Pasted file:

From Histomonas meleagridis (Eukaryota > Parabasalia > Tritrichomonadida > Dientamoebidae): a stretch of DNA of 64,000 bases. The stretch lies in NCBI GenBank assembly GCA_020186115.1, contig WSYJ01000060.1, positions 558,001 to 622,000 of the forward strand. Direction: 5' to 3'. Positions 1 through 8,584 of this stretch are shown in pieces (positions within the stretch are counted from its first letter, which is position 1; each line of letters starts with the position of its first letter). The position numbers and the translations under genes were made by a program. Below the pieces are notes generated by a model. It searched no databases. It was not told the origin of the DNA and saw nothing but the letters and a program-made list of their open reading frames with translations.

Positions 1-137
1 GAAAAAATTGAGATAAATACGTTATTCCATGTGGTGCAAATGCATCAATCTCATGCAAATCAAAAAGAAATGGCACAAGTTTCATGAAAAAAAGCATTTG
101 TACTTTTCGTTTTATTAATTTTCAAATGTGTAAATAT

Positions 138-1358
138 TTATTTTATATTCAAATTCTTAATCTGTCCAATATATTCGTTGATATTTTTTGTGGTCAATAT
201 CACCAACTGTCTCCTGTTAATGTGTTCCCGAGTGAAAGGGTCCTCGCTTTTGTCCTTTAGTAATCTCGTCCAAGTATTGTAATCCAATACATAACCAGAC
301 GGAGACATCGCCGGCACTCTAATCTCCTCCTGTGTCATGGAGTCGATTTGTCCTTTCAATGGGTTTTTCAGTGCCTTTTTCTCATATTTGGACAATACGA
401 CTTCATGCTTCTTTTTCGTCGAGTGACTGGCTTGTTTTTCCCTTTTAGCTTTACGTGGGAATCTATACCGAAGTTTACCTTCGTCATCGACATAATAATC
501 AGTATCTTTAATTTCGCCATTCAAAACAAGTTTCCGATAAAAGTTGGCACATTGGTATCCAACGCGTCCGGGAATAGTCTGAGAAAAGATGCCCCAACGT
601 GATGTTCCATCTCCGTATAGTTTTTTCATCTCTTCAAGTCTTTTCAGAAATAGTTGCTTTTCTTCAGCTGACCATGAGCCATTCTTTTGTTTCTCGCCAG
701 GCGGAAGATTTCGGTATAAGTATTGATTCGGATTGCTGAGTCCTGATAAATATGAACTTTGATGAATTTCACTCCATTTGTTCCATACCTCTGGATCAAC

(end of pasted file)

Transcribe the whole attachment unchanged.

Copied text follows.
From Histomonas meleagridis (Eukaryota > Parabasalia > Tritrichomonadida > Dientamoebidae): a stretch of DNA of 64,000 bases. The stretch lies in NCBI GenBank assembly GCA_020186115.1, contig WSYJ01000060.1, positions 558,001 to 622,000 of the forward strand. Direction: 5' to 3'. Positions 1 through 8,584 of this stretch are shown in pieces (positions within the stretch are counted from its first letter, which is position 1; each line of letters starts with the position of its first letter). The position numbers and the translations under genes were made by a program. Below the pieces are notes generated by a model. It searched no databases. It was not told the origin of the DNA and saw nothing but the letters and a program-made list of their open reading frames with translations.

Positions 1-137
1 GAAAAAATTGAGATAAATACGTTATTCCATGTGGTGCAAATGCATCAATCTCATGCAAATCAAAAAGAAATGGCACAAGTTTCATGAAAAAAAGCATTTG
101 TACTTTTCGTTTTATTAATTTTCAAATGTGTAAATAT

Positions 138-1358
138 TTATTTTATATTCAAATTCTTAATCTGTCCAATATATTCGTTGATATTTTTTGTGGTCAATAT
201 CACCAACTGTCTCCTGTTAATGTGTTCCCGAGTGAAAGGGTCCTCGCTTTTGTCCTTTAGTAATCTCGTCCAAGTATTGTAATCCAATACATAACCAGAC
301 GGAGACATCGCCGGCACTCTAATCTCCTCCTGTGTCATGGAGTCGATTTGTCCTTTCAATGGGTTTTTCAGTGCCTTTTTCTCATATTTGGACAATACGA
401 CTTCATGCTTCTTTTTCGTCGAGTGACTGGCTTGTTTTTCCCTTTTAGCTTTACGTGGGAATCTATACCGAAGTTTACCTTCGTCATCGACATAATAATC
501 AGTATCTTTAATTTCGCCATTCAAAACAAGTTTCCGATAAAAGTTGGCACATTGGTATCCAACGCGTCCGGGAATAGTCTGAGAAAAGATGCCCCAACGT
601 GATGTTCCATCTCCGTATAGTTTTTTCATCTCTTCAAGTCTTTTCAGAAATAGTTGCTTTTCTTCAGCTGACCATGAGCCATTCTTTTGTTTCTCGCCAG
701 GCGGAAGATTTCGGTATAAGTATTGATTCGGATTGCTGAGTCCTGATAAATATGAACTTTGATGAATTTCACTCCATTTGTTCCATACCTCTGGATCAAC